</script>                    
</body>
</html>                                           

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Output:

undefined
undefined 

this with method invocation:

Functions, when defined as fields or properties of objects, are referred to as methods.

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<!DOCTYPE html>
<html>
<body>
<script>
    let person = {
        name : "John",
        age : 31,
        logInfo : function() {
            document.write(this.name + " is " + this.age + " years old ");
        }
    }
       // logs John is 31 years old
       person.logInfo() 
                 </script>                    
</body>
</html>                                        

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Output:

John is 31 years old 

In the above code example, logInfo() is a method of the person object and we invoked it using the object invocation pattern.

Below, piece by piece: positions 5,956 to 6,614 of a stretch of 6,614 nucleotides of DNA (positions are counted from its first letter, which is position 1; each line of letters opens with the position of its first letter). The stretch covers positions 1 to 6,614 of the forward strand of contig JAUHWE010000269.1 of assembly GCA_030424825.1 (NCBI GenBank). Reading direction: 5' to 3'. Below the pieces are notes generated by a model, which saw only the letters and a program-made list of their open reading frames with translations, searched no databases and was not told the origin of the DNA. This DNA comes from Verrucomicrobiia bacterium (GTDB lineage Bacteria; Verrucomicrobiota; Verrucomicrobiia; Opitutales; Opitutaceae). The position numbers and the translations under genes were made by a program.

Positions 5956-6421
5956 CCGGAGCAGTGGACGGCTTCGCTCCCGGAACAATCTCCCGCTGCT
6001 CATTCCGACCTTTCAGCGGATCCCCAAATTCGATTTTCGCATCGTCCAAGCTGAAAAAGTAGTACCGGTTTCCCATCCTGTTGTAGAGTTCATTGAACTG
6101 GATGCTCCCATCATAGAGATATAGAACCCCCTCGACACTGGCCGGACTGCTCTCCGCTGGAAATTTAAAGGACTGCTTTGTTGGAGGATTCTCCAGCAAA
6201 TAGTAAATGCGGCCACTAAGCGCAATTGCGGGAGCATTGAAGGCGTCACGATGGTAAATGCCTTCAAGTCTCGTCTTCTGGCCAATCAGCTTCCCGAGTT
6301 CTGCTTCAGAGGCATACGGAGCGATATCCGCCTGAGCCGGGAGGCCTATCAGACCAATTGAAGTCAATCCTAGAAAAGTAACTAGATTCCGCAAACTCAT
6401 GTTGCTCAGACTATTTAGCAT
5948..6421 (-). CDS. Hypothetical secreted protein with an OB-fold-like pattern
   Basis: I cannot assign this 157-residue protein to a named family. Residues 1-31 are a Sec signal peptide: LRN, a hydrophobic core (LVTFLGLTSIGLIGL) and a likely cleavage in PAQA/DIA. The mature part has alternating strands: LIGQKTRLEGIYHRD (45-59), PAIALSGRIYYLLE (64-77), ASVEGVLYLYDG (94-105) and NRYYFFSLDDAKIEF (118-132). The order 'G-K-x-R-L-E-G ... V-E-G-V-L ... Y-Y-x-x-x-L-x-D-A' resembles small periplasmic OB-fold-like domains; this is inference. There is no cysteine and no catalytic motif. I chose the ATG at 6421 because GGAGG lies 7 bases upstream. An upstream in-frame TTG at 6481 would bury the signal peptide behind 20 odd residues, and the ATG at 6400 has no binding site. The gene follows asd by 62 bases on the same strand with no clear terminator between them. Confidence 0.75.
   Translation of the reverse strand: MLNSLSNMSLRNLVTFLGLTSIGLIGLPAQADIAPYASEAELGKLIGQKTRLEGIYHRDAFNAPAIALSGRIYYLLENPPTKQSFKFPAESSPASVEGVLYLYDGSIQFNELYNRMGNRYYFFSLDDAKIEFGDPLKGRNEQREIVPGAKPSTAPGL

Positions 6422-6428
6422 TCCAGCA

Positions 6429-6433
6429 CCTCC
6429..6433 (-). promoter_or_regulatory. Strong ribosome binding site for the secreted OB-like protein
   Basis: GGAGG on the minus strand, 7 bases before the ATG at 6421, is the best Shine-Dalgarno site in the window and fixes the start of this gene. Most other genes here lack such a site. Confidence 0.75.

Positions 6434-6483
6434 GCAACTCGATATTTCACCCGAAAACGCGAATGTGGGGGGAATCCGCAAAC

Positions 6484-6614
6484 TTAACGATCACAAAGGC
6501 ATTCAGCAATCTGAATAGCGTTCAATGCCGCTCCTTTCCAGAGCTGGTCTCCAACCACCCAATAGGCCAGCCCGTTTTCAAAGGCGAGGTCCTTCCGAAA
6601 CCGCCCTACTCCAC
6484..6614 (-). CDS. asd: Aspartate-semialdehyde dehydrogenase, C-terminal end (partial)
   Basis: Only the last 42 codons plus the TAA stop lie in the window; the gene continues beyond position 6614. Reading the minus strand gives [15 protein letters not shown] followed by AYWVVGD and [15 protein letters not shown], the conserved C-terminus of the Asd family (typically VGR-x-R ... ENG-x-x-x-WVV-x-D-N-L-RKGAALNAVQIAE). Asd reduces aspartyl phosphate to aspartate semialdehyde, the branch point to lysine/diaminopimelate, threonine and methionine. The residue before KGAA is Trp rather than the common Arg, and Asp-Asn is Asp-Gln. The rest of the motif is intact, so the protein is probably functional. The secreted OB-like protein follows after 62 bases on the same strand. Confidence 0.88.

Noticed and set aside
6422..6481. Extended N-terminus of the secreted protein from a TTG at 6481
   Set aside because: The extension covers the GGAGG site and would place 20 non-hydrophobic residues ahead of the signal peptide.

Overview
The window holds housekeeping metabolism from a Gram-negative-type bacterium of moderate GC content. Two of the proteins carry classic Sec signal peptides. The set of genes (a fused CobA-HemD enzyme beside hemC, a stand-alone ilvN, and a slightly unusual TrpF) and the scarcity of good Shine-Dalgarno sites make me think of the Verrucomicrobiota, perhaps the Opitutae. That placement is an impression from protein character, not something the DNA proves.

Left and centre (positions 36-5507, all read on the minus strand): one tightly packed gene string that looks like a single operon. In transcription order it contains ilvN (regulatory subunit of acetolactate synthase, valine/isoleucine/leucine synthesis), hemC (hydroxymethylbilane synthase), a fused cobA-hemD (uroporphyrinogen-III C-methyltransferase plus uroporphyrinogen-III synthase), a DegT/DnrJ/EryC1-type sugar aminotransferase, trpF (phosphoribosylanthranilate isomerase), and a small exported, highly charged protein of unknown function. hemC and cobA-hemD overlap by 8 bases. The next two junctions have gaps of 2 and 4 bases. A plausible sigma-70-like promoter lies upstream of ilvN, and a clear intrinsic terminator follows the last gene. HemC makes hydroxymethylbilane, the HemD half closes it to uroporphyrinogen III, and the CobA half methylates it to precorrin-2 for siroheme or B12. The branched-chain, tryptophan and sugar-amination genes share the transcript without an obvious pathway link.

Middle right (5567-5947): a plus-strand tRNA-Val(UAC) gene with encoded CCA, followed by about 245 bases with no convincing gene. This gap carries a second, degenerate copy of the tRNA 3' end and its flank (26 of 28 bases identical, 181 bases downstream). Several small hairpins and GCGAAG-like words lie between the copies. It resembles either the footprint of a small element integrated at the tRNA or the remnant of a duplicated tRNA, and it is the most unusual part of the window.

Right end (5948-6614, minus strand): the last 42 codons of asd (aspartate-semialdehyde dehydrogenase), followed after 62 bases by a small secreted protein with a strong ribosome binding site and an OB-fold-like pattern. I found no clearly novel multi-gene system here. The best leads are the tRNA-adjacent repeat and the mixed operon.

That is, we used the property accessors to access the method which was part of the object.

Such an invocation requires the use of an expression that evaluates to the object which our method is a part of, and a property accessor(Eg : person.logInfo()) followed by a set of opening and closing parentheses.

It is essential to understand how function invocations and method invocations differ.
This in turn will help us understand what the this context might be in any given function, because in each of these invocations, the value of this is different.


Inside such a method, that has been invoked using the property accessors, this will have the value of the invoking object, that is this will point to the object that was used in conjunction with the property accessor to make the call.

For example :

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<!DOCTYPE html>
<html>
<body>
<script>
    let add = {
        num : 0,
        calc : function() {
  
            // logs the add object
            document.write(this + ' '
                this.num
                += 1;
            return this.num;
        }
    };
  
// logs 1
document.write(add.calc() + '<br>'); 
// logs 2
document.write(add.calc()); 
</script>                    
</body>
</html>